The price was spurred last year when the European Union harmonised copyright periods to 70 years. That decision, ratified by Parliament in December, extended copyrights in the UK and some other European countries by 20 years and gave a new lease of life to copyrights controlled by Boosey. Long-dead composers such as Rachmaninoff, Delius and Elgar will come back under the company's wing.
Boosey can take more than pounds 1,000 a night from a well attended opera at Covent Garden at which one of its pieces is used, quite apart from recording rights and sheet music sales. The group managed to squeeze juicy margins of 21 per cent out of the publishing business last year. This year should benefit from further margin expansion, although earnings will be held back by reorganisation at Bote & Bock, the German music publisher acquired earlier this year.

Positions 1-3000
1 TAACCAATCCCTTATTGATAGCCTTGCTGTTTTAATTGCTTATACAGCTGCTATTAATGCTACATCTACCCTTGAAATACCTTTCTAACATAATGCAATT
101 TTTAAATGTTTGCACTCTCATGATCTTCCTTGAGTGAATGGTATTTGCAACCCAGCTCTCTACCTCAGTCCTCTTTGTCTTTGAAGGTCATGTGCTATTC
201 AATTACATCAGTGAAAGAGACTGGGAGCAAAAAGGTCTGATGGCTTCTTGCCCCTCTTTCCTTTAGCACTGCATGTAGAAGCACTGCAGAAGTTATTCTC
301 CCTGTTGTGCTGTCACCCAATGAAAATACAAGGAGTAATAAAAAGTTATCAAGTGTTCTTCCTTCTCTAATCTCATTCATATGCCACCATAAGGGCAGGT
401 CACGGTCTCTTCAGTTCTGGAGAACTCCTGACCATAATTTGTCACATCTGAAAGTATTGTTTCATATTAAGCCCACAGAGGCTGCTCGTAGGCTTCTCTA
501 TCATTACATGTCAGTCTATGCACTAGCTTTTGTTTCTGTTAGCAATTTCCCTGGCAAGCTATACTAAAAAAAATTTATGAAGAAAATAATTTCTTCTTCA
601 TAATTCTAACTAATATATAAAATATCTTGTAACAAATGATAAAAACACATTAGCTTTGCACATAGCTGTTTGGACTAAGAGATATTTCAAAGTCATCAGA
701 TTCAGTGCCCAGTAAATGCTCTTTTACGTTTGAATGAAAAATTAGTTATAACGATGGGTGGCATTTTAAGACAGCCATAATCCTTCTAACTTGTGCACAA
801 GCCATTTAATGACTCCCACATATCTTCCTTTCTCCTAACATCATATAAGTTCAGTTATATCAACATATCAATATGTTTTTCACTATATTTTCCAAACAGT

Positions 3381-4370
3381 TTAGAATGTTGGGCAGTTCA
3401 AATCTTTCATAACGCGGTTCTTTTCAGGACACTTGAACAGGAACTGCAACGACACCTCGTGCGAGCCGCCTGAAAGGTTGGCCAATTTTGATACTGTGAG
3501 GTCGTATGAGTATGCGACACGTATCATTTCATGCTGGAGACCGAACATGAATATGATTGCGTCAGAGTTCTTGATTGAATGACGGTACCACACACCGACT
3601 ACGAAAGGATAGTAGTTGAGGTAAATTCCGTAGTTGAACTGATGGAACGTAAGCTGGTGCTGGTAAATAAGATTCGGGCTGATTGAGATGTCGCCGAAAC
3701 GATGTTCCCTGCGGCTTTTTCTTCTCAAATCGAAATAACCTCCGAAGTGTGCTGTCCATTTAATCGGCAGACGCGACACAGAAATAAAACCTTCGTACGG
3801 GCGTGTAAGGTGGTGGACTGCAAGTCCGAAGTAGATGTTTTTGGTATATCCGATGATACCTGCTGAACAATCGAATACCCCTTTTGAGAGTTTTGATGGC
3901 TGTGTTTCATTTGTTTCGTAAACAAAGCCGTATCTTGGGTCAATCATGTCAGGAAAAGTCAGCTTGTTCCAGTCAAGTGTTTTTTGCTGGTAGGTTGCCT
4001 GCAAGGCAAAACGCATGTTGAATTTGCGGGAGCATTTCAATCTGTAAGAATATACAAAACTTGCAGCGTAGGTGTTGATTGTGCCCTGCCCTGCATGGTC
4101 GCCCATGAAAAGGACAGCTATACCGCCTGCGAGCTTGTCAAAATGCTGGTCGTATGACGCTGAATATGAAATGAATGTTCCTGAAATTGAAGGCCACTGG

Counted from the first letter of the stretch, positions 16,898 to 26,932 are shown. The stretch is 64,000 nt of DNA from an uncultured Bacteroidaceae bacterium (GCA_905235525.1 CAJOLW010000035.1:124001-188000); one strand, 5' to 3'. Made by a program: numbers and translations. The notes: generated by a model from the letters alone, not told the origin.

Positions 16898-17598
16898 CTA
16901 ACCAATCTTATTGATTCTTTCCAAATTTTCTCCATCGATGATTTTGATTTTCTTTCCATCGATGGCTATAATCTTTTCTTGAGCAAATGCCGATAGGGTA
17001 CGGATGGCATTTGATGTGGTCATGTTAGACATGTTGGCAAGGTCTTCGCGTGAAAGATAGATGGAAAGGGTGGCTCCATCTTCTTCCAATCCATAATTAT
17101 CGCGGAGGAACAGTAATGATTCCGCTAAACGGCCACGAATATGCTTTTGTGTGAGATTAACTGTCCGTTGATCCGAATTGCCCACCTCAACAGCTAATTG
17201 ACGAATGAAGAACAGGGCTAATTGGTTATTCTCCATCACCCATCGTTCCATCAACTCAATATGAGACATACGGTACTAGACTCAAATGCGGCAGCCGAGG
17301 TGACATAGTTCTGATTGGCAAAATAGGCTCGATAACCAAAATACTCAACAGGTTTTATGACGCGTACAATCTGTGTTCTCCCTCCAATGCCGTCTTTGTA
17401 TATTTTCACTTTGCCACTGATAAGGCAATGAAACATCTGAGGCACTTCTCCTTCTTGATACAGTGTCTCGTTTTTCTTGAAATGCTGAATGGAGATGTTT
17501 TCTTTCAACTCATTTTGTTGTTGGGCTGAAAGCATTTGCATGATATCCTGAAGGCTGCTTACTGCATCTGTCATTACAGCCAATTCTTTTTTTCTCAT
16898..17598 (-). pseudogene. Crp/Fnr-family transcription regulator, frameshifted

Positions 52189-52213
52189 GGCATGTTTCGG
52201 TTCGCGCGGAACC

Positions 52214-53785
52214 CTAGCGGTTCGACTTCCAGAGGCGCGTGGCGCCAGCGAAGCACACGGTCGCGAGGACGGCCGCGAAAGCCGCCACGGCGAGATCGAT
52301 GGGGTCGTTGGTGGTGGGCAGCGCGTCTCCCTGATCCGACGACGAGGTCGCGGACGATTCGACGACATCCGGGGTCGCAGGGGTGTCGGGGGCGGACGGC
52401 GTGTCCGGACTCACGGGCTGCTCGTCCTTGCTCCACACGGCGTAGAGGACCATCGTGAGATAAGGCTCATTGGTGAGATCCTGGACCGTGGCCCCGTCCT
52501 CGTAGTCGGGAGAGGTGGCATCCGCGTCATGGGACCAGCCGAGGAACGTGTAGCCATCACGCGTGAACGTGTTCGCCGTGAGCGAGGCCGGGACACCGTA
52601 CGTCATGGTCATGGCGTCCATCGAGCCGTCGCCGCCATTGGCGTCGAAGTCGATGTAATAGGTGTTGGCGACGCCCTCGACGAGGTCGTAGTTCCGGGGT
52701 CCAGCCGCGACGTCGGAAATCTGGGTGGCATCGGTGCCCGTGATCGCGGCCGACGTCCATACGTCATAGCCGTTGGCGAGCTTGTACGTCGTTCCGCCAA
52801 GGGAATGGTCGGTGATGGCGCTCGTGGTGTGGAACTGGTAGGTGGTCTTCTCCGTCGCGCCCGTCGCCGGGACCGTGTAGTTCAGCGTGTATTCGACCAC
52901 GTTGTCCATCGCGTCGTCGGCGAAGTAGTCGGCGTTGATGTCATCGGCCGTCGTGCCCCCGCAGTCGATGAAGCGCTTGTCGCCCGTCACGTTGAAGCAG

Most of the growth last year came from Boosey's instruments business, which saw underlying profits jump 14 per cent to pounds 4.18m. Concentration on margins and additional funds from the Lottery directed at brass bands in the UK boosted the business, but in the long term the excitement is likely to come from the rapidly growing Far Eastern market and expanding market share in the US. Victory in Boosey's long-running $200m claim against Walt Disney would transform the group, but the case remains bogged down in the US legal system for now. Profits of more than pounds 7m this year would put the shares on a heady forward multiple of over 30 and with US publisher Carl Fischer in effect sitting on over 50 per cent, they are hard to get hold of. A firm hold none the less.